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Randomized Controlled Trial
. Nov-Dec 2016;68(8):1269-1280.
doi: 10.1080/01635581.2016.1224370. Epub 2016 Sep 30.

A Randomized Controlled Trial to Increase Navy Bean or Rice Bran Consumption in Colorectal Cancer Survivors

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Free PMC article
Randomized Controlled Trial

A Randomized Controlled Trial to Increase Navy Bean or Rice Bran Consumption in Colorectal Cancer Survivors

Erica C Borresen et al. Nutr Cancer. .
Free PMC article

Abstract

Consumption of navy beans (NB) and rice bran (RB) have been shown to inhibit colon carcinogenesis. Given the overall poor diet quality in colorectal cancer (CRC) survivors and low reported intake of whole grains and legumes, practical strategies to increase consumption merit attention. This study determined feasibility of increasing NB or RB intake in CRC survivors to increase dietary fiber and examined serum inflammatory biomarkers and telomere lengths. Twenty-nine subjects completed a randomized controlled trial with foods that included cooked NB powder (35 g/day), heat-stabilized RB (30 g/day), or no additional ingredient. Fasting blood, food logs, and gastrointestinal health questionnaires were collected. The amount of NB or RB consumed equated to 4-9% of subjects' daily caloric intake and no major gastrointestinal issues were reported with increased consumption. Dietary fiber amounts increased in NB and RB groups at Weeks 2 and 4 compared to baseline and to control (P ≤ 0.01). Telomere length correlated with age and HDL cholesterol at baseline, and with improved serum amyloid A (SAA) levels at Week 4 (P ≤ 0.05). This study concludes feasibility of increased dietary NB and RB consumption to levels associated with CRC chemoprevention and warrants longer-term investigations with both foods in high-risk populations that include cancer prevention and control outcomes.

Figures

Figure 1
Figure 1
Participation and recruitment into the study based on the CONSORT Statement guidelines.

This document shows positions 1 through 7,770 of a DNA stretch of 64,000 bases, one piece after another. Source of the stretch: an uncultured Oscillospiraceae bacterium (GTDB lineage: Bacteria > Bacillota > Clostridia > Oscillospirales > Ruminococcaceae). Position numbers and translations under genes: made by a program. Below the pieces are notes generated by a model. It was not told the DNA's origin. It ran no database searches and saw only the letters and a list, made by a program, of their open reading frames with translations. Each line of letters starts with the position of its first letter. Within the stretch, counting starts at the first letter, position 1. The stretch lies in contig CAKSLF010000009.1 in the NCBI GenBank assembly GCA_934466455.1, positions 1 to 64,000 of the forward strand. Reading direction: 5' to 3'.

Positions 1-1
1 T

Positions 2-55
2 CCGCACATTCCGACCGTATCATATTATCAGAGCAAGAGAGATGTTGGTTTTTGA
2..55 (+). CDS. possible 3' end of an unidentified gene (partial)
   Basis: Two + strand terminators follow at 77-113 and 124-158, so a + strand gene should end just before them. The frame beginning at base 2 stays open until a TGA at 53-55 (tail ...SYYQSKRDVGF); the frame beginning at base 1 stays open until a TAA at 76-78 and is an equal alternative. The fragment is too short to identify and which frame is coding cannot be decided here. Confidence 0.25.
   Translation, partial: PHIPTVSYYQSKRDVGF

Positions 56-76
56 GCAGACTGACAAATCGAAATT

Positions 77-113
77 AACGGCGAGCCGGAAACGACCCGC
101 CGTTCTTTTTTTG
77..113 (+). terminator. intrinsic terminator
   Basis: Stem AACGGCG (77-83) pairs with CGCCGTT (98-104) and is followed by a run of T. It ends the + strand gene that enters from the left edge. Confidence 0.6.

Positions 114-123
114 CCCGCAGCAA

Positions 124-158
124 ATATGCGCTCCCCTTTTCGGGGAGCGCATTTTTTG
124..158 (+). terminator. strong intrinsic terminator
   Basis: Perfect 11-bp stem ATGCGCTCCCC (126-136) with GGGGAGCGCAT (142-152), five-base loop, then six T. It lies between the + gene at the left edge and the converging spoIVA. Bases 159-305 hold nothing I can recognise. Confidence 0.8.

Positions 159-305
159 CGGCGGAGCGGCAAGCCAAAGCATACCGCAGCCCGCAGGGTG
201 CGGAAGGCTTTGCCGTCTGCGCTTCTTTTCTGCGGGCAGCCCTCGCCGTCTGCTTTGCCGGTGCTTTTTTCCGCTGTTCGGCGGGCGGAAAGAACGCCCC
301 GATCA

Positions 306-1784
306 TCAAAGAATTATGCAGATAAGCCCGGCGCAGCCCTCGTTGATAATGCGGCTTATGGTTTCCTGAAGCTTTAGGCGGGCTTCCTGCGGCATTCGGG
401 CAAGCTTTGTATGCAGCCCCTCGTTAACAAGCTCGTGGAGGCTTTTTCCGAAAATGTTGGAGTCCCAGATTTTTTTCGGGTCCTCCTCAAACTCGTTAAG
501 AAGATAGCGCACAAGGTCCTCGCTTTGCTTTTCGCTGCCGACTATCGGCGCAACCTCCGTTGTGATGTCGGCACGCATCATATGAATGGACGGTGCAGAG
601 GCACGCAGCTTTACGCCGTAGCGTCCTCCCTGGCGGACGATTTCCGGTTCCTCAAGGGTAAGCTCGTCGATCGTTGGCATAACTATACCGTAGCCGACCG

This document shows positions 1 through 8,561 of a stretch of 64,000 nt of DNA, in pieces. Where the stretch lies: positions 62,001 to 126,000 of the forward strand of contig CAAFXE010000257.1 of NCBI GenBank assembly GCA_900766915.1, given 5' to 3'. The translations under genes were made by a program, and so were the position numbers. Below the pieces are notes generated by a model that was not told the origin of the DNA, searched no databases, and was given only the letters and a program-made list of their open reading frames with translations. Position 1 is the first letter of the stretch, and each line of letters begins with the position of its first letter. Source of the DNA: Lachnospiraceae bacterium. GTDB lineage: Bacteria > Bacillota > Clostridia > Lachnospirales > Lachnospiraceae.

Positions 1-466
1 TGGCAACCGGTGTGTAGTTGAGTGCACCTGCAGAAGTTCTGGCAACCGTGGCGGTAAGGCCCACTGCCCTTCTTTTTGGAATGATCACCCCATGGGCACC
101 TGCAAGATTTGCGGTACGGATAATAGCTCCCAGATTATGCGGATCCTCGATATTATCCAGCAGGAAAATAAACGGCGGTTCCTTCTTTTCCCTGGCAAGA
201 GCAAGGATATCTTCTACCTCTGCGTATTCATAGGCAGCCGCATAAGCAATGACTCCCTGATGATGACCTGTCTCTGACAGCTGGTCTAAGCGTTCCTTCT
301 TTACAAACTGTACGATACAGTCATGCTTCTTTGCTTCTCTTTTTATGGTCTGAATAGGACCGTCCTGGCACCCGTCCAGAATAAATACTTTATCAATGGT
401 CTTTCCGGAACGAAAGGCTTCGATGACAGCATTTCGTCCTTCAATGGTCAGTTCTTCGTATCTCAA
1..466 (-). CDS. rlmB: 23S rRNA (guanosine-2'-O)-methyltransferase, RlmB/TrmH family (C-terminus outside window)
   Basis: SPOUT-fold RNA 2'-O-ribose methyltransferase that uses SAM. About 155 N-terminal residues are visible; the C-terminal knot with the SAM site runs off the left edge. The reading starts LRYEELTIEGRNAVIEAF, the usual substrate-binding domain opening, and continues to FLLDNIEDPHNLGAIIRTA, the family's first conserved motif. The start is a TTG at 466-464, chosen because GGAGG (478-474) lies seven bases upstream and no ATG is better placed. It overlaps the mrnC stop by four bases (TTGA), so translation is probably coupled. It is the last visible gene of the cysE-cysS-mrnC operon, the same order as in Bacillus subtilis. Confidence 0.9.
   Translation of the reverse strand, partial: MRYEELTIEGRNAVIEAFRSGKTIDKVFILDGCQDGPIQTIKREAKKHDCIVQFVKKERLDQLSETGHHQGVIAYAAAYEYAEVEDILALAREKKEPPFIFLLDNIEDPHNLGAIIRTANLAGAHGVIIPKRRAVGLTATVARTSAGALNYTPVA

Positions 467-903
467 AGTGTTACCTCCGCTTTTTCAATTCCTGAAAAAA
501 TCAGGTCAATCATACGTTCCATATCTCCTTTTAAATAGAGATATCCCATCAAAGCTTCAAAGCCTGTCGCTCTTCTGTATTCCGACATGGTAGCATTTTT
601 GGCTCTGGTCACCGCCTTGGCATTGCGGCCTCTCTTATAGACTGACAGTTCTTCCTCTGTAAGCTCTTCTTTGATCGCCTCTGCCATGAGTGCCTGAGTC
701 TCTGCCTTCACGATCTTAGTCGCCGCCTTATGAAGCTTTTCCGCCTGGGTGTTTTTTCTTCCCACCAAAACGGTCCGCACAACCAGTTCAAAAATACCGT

Figure 2
Figure 2
Beans/Bran Enriching Nutritional Eating For Intestinal Health Trial study design overview.
Figure 3
Figure 3. Feasibility of dietary intervention that includes consumption of 35 g/day NB powder or 30 g/day RB
(a) Calculated percent intake at baseline, week 2, and week 4. (b) Gastrointestinal health questionnaire responses from sixteen BENEFIT participants.
Figure 3
Figure 3. Feasibility of dietary intervention that includes consumption of 35 g/day NB powder or 30 g/day RB
(a) Calculated percent intake at baseline, week 2, and week 4. (b) Gastrointestinal health questionnaire responses from sixteen BENEFIT participants.
Figure 4
Figure 4. Correlation analyses between telomere length and other participant characteristics at baseline and week 4 that were significant or were near-significant
(a) Significant correlations between telomere length and age (p=0.003), HDL-cholesterol (p=0.04), and near-significant correlation with LPS (p=0.071) at baseline. Baseline telomere lengths were analyzed for correlations between age, sex, BMI, total cholesterol, LDL-cholesterol, HDL-cholesterol, triglycerides, CRP, SAA, and LPS for all participants regardless of diet intervention group. Age, HDL-cholesterol, and LPS variables showed high correlation with telomere length levels across time points. (b) Non-significant correlation between telomere length and SAA at baseline (p=0.77) and significant correlation at week 4 (p=0.027). SAA was the only variable in the correlation analysis with telomere length that became significant at week 4 across entire study cohort.
Figure 4
Figure 4. Correlation analyses between telomere length and other participant characteristics at baseline and week 4 that were significant or were near-significant
(a) Significant correlations between telomere length and age (p=0.003), HDL-cholesterol (p=0.04), and near-significant correlation with LPS (p=0.071) at baseline. Baseline telomere lengths were analyzed for correlations between age, sex, BMI, total cholesterol, LDL-cholesterol, HDL-cholesterol, triglycerides, CRP, SAA, and LPS for all participants regardless of diet intervention group. Age, HDL-cholesterol, and LPS variables showed high correlation with telomere length levels across time points. (b) Non-significant correlation between telomere length and SAA at baseline (p=0.77) and significant correlation at week 4 (p=0.027). SAA was the only variable in the correlation analysis with telomere length that became significant at week 4 across entire study cohort.
Figure 5
Figure 5. Percent change from baseline to week 4 of selected nutrients across diet groups (*
=Significant to control group; p<0.05)

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